Banff, Alberta (Part 1 of 2)

Visiting Banff was my first time really travelling since Europe, and it felt good to see a new place, especially one within Canada.

As you probably know, Banff is a beautiful but very small town located in the Canadian Rockies of Alberta. It is very popular with tourists, especially Japanese tourists. Even though this is not a peak time of year, the town was buzzing with people of multiple nationalities and tour buses everywhere.

The people living here are very friendly. After getting off the bus from Calgary, I stood at the side of street trying to locate my hostel on the map. Within minutes, a very nice lady driving a pizza delivery car stopped, got out, and asked where I was trying to go. When I got lost again (minutes later), I checked my map again, causing yet someone else to ask me if I needed assistance, even calling a taxi for me. The hospitality didn’t stop here, but more on that later.

In this photo, you can see many nicely decorated shops within the mountains in the background. Aside from the natural splendor, this town derives its character from maintaining a unique architectural style in its buildings. They haven’t sold out or destroyed this uniqueness in the name of “progress”. Saint John, are you listening?!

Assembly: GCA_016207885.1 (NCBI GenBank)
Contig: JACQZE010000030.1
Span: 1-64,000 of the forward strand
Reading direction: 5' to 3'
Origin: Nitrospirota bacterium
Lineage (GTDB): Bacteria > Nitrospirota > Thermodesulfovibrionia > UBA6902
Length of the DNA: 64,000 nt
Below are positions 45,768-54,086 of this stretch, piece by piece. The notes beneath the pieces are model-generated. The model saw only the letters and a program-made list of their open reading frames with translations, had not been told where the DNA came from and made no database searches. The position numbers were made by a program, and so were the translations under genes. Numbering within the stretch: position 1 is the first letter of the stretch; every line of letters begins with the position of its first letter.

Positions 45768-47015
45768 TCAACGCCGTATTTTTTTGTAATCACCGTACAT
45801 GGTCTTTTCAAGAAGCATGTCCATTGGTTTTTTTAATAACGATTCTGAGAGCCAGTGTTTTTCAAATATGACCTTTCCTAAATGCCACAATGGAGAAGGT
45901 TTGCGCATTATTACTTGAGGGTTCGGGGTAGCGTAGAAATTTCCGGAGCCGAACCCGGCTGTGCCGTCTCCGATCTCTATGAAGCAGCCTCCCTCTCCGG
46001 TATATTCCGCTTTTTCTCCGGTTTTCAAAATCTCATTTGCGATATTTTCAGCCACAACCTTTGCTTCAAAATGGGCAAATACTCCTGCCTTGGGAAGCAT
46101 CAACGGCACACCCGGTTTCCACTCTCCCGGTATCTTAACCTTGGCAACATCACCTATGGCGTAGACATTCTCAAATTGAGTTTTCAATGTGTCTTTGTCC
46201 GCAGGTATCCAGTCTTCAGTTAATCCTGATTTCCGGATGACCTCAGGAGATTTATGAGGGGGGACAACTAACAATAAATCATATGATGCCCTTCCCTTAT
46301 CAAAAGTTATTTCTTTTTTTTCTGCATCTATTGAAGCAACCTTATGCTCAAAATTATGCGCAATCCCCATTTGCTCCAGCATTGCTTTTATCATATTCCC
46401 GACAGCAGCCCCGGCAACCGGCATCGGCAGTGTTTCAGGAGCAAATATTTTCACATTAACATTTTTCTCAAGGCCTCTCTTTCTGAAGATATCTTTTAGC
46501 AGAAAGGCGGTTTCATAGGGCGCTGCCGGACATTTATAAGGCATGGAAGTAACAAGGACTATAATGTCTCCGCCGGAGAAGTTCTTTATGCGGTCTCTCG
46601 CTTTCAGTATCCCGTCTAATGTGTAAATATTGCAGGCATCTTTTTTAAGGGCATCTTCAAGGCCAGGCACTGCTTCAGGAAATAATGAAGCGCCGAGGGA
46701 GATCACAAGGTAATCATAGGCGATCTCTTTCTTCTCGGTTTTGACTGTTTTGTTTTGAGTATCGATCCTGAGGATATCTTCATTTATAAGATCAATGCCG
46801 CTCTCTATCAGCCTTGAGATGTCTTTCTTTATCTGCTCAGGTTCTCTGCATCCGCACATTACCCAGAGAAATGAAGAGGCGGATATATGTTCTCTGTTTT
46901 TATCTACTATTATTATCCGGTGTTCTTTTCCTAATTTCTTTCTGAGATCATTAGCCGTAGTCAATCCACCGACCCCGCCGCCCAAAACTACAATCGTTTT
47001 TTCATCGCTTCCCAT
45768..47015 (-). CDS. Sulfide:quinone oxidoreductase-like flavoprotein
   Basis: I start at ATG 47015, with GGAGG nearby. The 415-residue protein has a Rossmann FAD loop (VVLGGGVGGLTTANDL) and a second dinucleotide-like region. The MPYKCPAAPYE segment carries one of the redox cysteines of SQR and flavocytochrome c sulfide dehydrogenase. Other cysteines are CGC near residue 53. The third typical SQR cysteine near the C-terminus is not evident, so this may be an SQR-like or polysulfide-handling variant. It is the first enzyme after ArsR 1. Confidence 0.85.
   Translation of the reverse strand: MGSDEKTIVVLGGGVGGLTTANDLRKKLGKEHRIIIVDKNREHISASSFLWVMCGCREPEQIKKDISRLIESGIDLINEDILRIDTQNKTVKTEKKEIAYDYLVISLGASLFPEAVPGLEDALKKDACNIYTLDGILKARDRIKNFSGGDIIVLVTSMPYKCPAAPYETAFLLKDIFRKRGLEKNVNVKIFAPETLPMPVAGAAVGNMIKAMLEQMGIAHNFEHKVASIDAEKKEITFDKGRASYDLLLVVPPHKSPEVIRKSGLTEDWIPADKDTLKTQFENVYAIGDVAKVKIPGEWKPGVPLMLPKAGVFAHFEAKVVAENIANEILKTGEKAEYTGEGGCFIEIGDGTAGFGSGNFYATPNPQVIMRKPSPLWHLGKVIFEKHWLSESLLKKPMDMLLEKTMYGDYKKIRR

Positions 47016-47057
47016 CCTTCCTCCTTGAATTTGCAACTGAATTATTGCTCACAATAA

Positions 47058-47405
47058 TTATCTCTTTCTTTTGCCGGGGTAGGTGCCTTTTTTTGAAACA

This is part of the trail I went on going up Tunnel Mountain. The total distance of the trail is 2.4 km, one way, with a total elevation gain of 800 feet. The map guide identifies this as a “moderate” hike. The views of the surrounding mountains proved very rewarding.

Here you can see many mountains and the town of Banff below. This picture unfortunately doesn’t do it much justice, but the view is quite spectacular in person. In the distance, somewhat obscured in this view, is the highway coming from Calgary.

It was hard to get bored of looking at these mammoth creations of nature. The only time you see anything like this in Saint John is when you look at an Alpine bottle.

Another shot of the mountains. Trees cover the valleys between the mountains, with small pathways in some areas for the train tracks and roads to sneak through.

In my next post, I will post the rest of my Banff pictures that are my favourites, and make a larger set available in my gallery. Check back soon!

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